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Mama Kitty’s Story

By Teresa Garden, DVM

Mama Kitty is one of those cats that lives her life on her own terms. I can best describe her as feisty, fractious, frustrating, funny, and now I’ll add frail to the list. I may diagnose Mama with certain diseases but she decides what she will accept for treatment and what she won’t.

I first met Mama in 2009 when her family moved from Texas to St. Louis. She was already 12 years old. Her family had adopted Mama from a shelter in 1997 wherein she had given birth to a litter of kittens. Mama shares her home with two male cats who are younger and bigger than her. She is the undisputed and unrivaled boss… all 6 1/2 pounds of her.

When Mama first came to see me in 2009 she was losing weight and having diarrhea. Test results revealed hyperthyroidism and we began treatment with methimazole transdermal gel applied to Mama’s ear. Mama had made it clear she would not allow herself to be pilled. It was beneath her and dangerous to the rest of us. Over the years she has rarely allowed me a glimpse into the deep dark hole that is her oral cavity. What I have seen has been relatively healthy. The methimazole gel has worked well over the years to stabilize Mama’s thyroid function.

In May 2012 when Mama was 15 years old she was diagnosed with early kidney disease. We started her on some supplements to help improve her kidney function. She agreed to take them hidden in a little Fancy Feast canned food. Canned natural foods comprised the majority of Mama’s diet. Six months later Mama decided she was through with the kidney supplements. She had dropped to 5 pounds but she was still active and strong.
Her thyroid level and kidney enzymes were steady so I became concerned about underlying cancer or a painful mouth as a source of her weight loss. We radiographed her thorax and abdomen and found nothing out of the ordinary. We gave Mama some light sedation so we could examine her oral cavity carefully and found things to be in good shape. I didn’t know why Mama lost the weight and she wasn’t about to tell me. She held steady at a fighting weight of 5 pounds for many months.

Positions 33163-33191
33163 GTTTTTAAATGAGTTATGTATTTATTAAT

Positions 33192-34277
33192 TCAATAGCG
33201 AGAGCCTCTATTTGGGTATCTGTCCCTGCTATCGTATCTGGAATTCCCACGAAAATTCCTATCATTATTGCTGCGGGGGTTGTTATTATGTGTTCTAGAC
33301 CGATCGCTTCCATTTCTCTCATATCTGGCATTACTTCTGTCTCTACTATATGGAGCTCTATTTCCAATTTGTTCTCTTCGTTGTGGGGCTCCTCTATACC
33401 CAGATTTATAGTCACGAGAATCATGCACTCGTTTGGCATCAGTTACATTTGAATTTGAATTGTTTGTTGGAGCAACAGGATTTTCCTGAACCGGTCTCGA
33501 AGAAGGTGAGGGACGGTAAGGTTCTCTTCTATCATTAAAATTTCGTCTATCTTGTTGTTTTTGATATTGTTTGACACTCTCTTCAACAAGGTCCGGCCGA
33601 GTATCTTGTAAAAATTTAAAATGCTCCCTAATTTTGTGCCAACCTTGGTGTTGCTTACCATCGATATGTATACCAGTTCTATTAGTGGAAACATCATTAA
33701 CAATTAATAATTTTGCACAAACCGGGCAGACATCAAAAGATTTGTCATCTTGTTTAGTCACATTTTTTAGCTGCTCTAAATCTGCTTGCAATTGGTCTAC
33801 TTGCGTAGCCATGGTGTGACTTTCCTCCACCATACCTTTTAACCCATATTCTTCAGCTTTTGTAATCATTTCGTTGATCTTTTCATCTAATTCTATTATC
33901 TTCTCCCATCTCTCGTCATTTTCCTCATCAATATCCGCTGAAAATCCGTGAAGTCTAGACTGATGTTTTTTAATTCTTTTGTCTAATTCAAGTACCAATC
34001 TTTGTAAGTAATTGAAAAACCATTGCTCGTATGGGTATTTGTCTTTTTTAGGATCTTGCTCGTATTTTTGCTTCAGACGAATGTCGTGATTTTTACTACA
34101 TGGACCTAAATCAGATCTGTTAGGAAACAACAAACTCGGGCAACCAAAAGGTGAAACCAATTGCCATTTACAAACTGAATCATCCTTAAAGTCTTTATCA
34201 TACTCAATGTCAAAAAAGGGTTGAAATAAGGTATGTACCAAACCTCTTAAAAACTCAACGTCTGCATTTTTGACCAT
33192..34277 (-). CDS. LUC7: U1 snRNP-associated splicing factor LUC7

By 2013 when Mama was 16 years old she became increasingly upset during her visits to our clinic. We decided to monitor her blood profiles periodically and limit her exams and blood pressure checks. It is not unusual for our geriatric patients to resist handling and basic grooming as they age. Mama’s health status was stable and would wobble back sometimes if her family was out of town. This, too, is very common among senior and geriatric pets. They may not eat well or take their medications or supplements on a regular basis unless their owners are present.

Time marched on and Mama was now 4 1/2 pounds but stable, enjoying her life, and bossing the entire household. Then on August 23, 2015 Mama earned herself a trip to the Animal Emergency Clinic (AEC). During the previous week her family had taken a short vacation prior to school starting. They left Mama in the care of a very capable pet sitter but I suspect Mama did not eat well or take her meds like a good girl. Upon her family’s return, they found Mama walking around in a daze, pacing, head pressing, and getting stuck in familiar places around the house. The doctors at the AEC determined Mama to be extremely hypertensive, her kidney and thyroid disease had worsened, and her weight had dropped to 3 1/2 pounds. At her age (18) there was also the possibility of senility or a brain mass as the cause of her neurological symptoms. I was truly afraid we might lose Mama. Mama was treated with fluids to rehydrate her and help lower her kidney enzymes. The staff at the AEC started her back on methimazole gel for hyperthyroidism and gave her two new medications to lower her blood pressure. By the very next day Mama started eating and her blood pressure and kidney function were improving. Mama got to go home!

I rechecked Mama on August 26, 2015. It was obvious Mama had decided she was not ready to leave this world for the next! Her neurological status had greatly improved. She was alert and walking well. Mama was still frail but eating and gaining weight, strength, and balance. I was pleasantly surprised Mama allowed me to do a full exam, check her blood pressure and draw blood to recheck her thyroid and kidney function. Her medications were keeping her blood pressure normal. Mama’s thyroid level was already close to normal and her kidney enzymes were continuing to improve.

As of this writing, Mama is alive and kicking and still bossing everyone at home. I am now adding two more F-words to describe Mama: fantastic fighter. Mama has earned my respect and admiration over the years. I am in awe of her spirit and tenacity for living life on her terms. In human years Mama is 90. I hope and pray I can follow her example if I am blessed enough to be given the chance.

Dr. Teresa Garden is chief veterinarian/owner of Animal Health & Healing, a full-service holistic and conventional veterinary practice in the Maplewood/Richmond Heights area. Phone: 314-781-1738. www.AnimalHealthandHealing.com.

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